Works presented this season
String Quartet No. 4
Dolcissimo from The Book
This season, it is SOFIA GUBAIDULINA and PETERIS VASKS that are the focus composers of the Discovery Series. In this second and concluding year of their profiling, we meet two deeply spiritual, modern mystics. Their music, each in its own way, speaks about some ultimate truth. For Vasks, this truth is facing extinction of our environment and life as we know it. Gubaidulina, likewise, does not offer easy solutions, or a vision of a better past. She is at war with the present, with herself, casting off artistic decorum, throwing doubt into the wild mix that almost any work of hers will contain.
It is this internal encounter with the world, with our time, and with ourselves that both Gubaidulina and Vasks explore and speak to with such invincible courage.
SOFIA GUBAIDULINA (b. 1931)
She was born in Chistopol in the Tatar Republic of the Soviet Union in 1931. After instruction in piano and composition at the Kazan Conservatory, she studied composition with Nikolai Peiko at the Moscow Conservatory, pursuing graduate studies there under Vissarion Shebalin. Until 1992, she lived in Moscow. Since then, she has made her primary residence in Germany, outside Hamburg.
Gubaidulina made her first visit to North America in 1987 as a guest of Louisville's "Sound Celebration." She has returned many times since as a featured composer of festivals — Boston's "Making Music Together" (1988), Vancouver's "New Music" (1991), Tanglewood (1997), Marlboro (2016) — and for other performance milestones. From the retrospective concert by Continuum (New York, 1989) to the world premieres of commissioned works — Pro et Contra by the Louisville Orchestra (1989), String Quartet No. 4 by the Kronos Quartet (New York, 1994), Dancer on a Tightrope by Robert Mann and Ursula Oppens (Washington, DC, 1994), the Viola Concerto by Yuri Bashmet with the Chicago Symphony conducted by Kent Nagano (1997), Two Paths ("A Dedication to Mary and Martha") for two solo violas and orchestra, by the New York Philharmonic conducted by Kurt Masur (1999), and Light of the End by the Boston Symphony Orchestra under Masur (2003) — the accolades of American critics have been ecstatic.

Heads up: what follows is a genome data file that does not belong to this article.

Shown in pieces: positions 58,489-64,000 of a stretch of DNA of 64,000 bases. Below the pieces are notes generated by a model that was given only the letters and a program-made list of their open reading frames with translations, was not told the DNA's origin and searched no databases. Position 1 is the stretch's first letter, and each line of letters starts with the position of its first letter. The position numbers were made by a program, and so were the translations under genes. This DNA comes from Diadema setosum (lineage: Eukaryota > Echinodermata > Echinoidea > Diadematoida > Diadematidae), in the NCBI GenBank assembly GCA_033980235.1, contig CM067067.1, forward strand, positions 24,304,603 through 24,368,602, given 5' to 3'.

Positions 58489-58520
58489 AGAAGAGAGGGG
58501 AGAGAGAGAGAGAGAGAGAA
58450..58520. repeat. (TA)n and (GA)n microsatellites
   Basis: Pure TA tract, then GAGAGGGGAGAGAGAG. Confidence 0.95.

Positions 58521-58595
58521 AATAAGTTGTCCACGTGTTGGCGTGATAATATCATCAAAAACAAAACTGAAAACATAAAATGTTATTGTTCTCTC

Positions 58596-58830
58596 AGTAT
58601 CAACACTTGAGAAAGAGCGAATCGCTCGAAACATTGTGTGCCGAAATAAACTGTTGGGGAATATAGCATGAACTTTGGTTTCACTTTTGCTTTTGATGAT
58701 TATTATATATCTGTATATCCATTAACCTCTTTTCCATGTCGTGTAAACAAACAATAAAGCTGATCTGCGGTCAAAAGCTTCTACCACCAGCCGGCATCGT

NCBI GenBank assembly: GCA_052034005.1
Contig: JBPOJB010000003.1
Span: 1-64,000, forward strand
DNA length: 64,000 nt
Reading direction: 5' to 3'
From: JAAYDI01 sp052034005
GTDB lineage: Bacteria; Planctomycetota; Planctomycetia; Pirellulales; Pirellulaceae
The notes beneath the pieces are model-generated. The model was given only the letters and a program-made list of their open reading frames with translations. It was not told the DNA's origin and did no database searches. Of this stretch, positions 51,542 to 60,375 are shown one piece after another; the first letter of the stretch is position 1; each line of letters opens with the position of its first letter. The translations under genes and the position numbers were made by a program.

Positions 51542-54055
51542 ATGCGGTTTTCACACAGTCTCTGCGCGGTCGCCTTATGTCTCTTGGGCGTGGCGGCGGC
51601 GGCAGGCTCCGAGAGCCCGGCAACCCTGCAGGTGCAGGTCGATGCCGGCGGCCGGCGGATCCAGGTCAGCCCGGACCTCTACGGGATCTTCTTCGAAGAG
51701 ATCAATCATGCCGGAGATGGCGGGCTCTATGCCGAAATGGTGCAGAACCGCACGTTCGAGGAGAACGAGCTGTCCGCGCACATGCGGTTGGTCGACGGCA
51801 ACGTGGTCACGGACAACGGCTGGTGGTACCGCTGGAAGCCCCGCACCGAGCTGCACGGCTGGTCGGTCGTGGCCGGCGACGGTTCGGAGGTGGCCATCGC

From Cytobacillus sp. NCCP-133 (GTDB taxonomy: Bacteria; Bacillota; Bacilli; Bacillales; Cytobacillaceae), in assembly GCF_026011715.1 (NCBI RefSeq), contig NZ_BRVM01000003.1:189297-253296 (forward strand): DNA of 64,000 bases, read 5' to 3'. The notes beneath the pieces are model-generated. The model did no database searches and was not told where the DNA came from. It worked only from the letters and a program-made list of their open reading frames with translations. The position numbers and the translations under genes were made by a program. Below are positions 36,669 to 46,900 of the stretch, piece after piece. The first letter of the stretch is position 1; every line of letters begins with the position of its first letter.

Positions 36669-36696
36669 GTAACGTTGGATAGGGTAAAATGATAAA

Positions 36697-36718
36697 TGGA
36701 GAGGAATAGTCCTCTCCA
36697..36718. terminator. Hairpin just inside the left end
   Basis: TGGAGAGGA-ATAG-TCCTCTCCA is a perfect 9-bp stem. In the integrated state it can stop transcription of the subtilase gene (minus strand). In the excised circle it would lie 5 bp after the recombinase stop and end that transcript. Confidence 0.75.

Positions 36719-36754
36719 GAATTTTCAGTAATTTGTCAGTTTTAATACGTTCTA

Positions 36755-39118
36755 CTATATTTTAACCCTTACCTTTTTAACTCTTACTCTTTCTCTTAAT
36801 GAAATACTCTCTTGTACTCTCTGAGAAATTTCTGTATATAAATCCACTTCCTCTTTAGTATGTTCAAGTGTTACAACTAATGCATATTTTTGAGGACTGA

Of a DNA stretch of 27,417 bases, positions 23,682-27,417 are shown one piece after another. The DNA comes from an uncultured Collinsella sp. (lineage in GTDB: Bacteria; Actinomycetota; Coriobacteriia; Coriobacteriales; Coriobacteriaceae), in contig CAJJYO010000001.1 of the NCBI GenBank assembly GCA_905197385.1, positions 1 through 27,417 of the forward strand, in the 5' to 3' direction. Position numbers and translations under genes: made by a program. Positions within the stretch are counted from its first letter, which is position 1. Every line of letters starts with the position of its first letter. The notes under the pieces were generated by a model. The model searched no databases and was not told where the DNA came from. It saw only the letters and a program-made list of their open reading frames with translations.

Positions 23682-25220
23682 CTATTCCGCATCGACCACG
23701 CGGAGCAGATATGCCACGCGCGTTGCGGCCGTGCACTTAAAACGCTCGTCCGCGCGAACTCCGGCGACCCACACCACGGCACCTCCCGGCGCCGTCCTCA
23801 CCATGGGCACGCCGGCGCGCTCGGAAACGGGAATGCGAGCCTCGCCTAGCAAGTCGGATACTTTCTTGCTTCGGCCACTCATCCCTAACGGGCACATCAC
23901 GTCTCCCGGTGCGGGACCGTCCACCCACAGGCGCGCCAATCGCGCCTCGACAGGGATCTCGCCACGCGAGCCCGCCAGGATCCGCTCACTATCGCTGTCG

PETERIS VASKS (b. 1946)
The music of Latvian composer Peteris Vasks is often associated with his country's struggle for independence. Indeed, one of his best-known works, the symphony Voices composed in 1990-1991, symbolically and historically reflects Latvia's final steps to freedom. Deeply rooted in the rich folk tradition of Latvia, Vasks' haunting composition invites the listener on a cyclical journey from the timeless beauty of nature's voices emerging from silence to the heartrending cacophony of despair and back to the tranquility of silence.
Critics who discuss Vasks in the context of his Latvian inspiration and artistic debt to Witold Lutoslawski nevertheless acknowledge his originality, his characteristic soulfulness, and melodic subtlety, as well as a universality of expression that identifies Vasks as a major European composer. Born in 1946, Vasks, who studied the double bass at the Lithuanian State Conservatory from 1964 to 1970, worked as an orchestra musician in the 1960s and 1970s. Vasks studied composition with Valentinus Utkins, at the Latvian State Conservatory in Riga, graduating in 1978. Working as a composer since the late '70s, Vasks has forged an original musical style, which commentators have described as spiritual, powerfully evocative, and richly expressive. Vasks' entire oeuvre is informed by the tragic dichotomy between humanistic ideals, symbolized by the vastness of nature and the historical realities of violence and despair. Vasks teaches composition at the Emil Darzins Music School in Riga. His works include Cantabile (1979), Musica Dolorosa for string orchestra (1983), and Lauda (1986), for orchestra.